DNR backs higher fees for anglers

Resident saltwater fishing licenses could jump from $5.50 to $10 a year

Saturday, February 17, 2001

Of The Post and Courier staff

     Saltwater fishing licenses could nearly double in price for residents and increase nearly seven-fold for nonresidents under a plan endorsed by the state wildlife board Friday.
     The S.C. Department of Natural Resources Board voted unanimously to direct staff to work on seeking a fee structure that mirrors that of the freshwater fishing license, $10 annually or $5 for four days for state residents and $35 annually or $11 for seven-day licenses for nonresidents.
     The current resident fee of $5.50 is the second-cheapest in the country and compares to a coastal average of $12, according to Wayne Waltz, assistant director of the Office of Fisheries Management.
     Nonresident licenses, now $5.50 here, average $35.
     Sports fishermen must buy the license to fish from boats (other than charter boats) in saltwater and to harvest oysters or clams. The license isn't required for shrimping, crabbing, or fishing from shore or piers.
     About 103,000 people purchased a license - formerly a stamp - last year, which brought in about $550,000.
     The additional money brought in would go toward expanding or starting projects that benefit sports fishermen and their marine quarry: artificial reefs, public shellfish ground planting, free tagging kits to encourage tag-and-release fishing, and education and research on species such as red drum.
     The only public comment during meetings Thursday and Friday in Charleston came from the S.C. Coastal Conservation Association, which endorsed the plan for saltwater license fees in line with freshwater fees.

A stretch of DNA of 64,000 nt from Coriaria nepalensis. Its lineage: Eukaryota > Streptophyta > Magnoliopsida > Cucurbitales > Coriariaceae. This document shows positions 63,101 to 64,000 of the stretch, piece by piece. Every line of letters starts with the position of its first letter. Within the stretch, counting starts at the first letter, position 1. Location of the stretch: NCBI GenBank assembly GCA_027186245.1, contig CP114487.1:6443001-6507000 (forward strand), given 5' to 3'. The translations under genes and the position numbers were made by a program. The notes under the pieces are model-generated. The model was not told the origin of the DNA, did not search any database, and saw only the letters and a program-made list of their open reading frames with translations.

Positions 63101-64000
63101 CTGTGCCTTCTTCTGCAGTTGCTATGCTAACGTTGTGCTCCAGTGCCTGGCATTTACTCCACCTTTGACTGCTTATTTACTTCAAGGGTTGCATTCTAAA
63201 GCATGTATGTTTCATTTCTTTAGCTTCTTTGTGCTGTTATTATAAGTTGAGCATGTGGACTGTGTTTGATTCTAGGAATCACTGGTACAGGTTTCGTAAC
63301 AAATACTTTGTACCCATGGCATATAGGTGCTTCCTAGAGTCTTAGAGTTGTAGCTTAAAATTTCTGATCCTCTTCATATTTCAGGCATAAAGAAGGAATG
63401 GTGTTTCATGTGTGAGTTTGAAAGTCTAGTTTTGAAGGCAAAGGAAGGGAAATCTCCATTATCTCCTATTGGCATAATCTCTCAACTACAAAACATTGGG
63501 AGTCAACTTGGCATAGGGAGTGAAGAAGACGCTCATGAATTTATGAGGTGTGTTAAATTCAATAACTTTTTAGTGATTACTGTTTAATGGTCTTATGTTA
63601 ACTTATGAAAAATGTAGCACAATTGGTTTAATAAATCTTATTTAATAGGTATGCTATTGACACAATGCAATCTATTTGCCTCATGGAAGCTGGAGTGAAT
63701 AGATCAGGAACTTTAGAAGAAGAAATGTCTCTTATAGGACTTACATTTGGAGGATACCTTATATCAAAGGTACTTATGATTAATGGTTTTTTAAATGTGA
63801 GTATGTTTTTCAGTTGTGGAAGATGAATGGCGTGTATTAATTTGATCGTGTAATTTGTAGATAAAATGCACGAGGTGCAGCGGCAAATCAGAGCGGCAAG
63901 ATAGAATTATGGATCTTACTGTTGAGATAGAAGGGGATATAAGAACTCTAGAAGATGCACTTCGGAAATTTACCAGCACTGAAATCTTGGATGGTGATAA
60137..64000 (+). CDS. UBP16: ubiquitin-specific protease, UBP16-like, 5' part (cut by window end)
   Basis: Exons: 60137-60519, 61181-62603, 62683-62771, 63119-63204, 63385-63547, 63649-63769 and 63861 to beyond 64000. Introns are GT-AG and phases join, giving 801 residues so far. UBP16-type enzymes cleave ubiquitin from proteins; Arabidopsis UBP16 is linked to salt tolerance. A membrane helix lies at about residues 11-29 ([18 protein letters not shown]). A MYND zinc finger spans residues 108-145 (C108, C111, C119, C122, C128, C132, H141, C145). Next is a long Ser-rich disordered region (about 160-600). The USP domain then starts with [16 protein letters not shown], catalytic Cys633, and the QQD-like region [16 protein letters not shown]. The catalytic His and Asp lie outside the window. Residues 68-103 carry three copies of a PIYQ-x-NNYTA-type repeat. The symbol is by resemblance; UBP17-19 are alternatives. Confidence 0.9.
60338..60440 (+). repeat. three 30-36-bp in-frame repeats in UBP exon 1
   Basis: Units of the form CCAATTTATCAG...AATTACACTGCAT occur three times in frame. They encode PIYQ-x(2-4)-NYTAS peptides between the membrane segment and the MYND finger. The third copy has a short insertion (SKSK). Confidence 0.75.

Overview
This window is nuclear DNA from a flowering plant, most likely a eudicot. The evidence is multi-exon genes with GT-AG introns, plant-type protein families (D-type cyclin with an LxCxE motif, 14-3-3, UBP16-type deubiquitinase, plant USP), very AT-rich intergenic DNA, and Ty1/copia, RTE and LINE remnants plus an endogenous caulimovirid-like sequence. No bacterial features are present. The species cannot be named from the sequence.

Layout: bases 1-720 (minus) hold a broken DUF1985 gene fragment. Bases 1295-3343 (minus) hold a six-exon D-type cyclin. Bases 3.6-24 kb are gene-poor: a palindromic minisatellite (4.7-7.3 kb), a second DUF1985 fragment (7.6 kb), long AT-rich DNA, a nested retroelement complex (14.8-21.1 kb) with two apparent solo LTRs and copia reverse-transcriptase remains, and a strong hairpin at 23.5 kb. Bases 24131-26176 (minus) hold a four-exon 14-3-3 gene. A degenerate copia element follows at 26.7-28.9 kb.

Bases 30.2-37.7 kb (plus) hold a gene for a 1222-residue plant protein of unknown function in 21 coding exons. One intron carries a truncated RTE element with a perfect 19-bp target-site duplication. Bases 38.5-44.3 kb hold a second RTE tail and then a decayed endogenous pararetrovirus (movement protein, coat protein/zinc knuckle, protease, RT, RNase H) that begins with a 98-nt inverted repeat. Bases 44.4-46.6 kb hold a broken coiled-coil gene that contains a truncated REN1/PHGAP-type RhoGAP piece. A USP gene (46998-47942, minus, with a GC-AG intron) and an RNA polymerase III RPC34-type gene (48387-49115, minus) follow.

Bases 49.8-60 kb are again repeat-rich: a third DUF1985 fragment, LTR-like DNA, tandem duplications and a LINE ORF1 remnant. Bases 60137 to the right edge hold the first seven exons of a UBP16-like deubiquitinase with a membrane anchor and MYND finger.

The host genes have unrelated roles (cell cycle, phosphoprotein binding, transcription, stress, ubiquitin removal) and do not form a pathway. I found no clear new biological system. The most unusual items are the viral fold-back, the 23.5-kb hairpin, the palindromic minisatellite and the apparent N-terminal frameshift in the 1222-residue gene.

The higher fees also will bring in more national money, Executive Director Scott Whitaker said.
     He urged requiring licenses for shore-based fishermen, about a third of saltwater fishermen, he estimated.
     That would help the department more fully assess the recreational impact on marine resources, which is critically important, Natural Resources Director Paul Sandifer said.
     Department staff and the board's Marine Advisory Committee had twice recommended pursuing a fee hike after surveys of fishermen showed support. The full board delayed action last September until new surveys could be done.
     Support for a higher fee ranged from a low of 47 percent (among shrimp baiters) to a high of 60 to 100 percent among various clubs, Waltz reported Friday.
     The greatest number voted for a resident fee of $10 to $10.50, and 80 percent favored a higher nonresident fee with $35 being the top vote-getter.
     Fishermen indicated they'd like to have shore-based anglers buy a license as well, Waltz said.
     Prices have not risen since the saltwater stamp was introduced in July of 1992.
     A fee increase needs approval from the Legislature.